06 10

BADBADNOTGOOD IV Innovation Leisure


While hip-hop has a long history of borrowing from jazz, until recent years it’s been hard to think of stand-out examples of this dynamic in reverse. Toronto four-piece BADBADNOTGOOD remedied this in 2011 when their striking technical ability and inventive reinterpretations of popular hip-hop tracks caught the attention of Tyler, The Creator on Youtube, and their videos subsequently went viral. Incorporating elements of funk, electronic music, contemporary jazz and hip-hop, the band’s oeuvre stood out as unique.

Now on album number five (their numeral album series was interrupted with Sour Soul, a collaborative LP with Ghostface Killah), they’re still delivering. However, their progression has always seemed to unfold in steady, logical steps rather than bold leaps or curveballs. IV is no exception and once again moody atmospherics, elaborate solos and slow-burning tension mark the majority of the tracks. In terms of changes, IV ditches the post-rock trappings of previous releases, at points leaning more towards woozy Hawaiian soundscapes. Speaking Gently introduces Beach House-indebted dream-pop to the mix, while the album’s guest spots highlight the band’s knack for seamlessly integrating different perspectives into their music. Kaytranada collaboration Lavender is a highlight, pitting a skulking bass line and inky black atmosphere against interjections of bright, wailing brass, while Time Moves Slow brings out qualities in Samuel T. Herring’s voice that aren’t quite as prominent in his work fronting Future Islands.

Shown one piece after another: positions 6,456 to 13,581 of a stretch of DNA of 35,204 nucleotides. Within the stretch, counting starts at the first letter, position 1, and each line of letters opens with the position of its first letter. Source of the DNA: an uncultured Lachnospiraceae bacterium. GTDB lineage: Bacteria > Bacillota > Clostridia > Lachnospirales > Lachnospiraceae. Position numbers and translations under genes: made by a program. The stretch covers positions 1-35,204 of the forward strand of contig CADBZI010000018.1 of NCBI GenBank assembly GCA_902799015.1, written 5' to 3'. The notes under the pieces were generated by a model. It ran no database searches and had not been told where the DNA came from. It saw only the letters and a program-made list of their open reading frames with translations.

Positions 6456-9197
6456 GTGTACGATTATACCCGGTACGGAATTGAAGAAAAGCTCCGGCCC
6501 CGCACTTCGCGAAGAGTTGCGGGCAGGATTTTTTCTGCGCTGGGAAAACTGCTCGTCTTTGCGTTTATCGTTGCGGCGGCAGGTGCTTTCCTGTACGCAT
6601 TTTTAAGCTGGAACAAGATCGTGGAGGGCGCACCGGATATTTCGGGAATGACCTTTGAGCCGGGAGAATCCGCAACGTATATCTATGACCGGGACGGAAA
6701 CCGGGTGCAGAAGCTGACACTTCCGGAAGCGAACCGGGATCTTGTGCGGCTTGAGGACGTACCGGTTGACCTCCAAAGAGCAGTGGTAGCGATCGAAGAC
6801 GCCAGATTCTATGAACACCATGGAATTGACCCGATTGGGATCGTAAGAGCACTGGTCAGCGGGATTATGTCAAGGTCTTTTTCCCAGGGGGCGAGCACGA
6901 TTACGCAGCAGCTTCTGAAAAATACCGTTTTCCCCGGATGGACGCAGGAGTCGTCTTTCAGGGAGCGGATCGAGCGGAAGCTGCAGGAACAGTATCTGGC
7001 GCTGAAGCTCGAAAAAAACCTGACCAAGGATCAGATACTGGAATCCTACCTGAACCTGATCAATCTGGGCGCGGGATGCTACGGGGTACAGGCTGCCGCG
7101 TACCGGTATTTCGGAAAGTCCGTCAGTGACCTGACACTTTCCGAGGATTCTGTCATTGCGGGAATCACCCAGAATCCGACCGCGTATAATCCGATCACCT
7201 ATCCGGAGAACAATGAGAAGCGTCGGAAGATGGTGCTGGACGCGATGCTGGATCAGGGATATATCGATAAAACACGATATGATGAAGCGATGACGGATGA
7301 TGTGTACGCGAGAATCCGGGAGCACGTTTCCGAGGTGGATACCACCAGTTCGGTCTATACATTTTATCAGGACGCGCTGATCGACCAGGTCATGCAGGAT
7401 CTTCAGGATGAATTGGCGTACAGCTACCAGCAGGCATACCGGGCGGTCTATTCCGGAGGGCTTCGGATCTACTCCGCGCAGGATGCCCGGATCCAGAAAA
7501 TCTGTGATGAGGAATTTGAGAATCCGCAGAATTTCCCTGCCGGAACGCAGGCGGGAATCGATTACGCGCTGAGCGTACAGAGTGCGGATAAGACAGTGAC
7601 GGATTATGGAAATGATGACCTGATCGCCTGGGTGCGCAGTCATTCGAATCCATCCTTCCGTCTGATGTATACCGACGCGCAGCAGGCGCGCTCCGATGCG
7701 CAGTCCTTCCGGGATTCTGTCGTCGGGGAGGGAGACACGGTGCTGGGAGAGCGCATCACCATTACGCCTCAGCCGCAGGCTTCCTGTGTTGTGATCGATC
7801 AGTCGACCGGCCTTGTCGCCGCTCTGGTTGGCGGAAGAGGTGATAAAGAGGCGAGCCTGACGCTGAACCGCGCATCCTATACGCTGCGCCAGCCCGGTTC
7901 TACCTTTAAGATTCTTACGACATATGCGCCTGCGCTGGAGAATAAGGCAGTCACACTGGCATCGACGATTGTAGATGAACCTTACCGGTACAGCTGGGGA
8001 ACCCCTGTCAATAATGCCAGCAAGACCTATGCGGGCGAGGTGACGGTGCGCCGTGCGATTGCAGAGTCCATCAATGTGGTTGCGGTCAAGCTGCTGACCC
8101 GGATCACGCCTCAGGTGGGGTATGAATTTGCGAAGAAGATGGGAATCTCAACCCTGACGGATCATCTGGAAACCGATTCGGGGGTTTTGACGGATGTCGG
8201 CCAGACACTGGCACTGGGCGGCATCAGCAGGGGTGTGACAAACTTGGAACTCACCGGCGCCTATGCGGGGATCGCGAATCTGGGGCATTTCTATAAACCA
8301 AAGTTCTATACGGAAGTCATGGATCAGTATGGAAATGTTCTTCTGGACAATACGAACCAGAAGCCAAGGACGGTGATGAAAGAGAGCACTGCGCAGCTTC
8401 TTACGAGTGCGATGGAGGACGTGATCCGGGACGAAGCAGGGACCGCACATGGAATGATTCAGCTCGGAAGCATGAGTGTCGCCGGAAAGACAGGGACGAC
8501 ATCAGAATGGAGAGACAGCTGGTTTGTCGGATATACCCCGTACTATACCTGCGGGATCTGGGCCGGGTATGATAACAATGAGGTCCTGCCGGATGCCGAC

Where the band fall short here is in their lack of risk-taking; which often makes the album fee conservative (Cashmere and In Your Eyes, featuring newcomer Charlotte Day Wilson, in particular feel like filler). While it’s refreshing to see jazz reworked in a contemporary context, it’s hard not to feel like BADBADNOTGOOD could stretch its boundaries much further than this.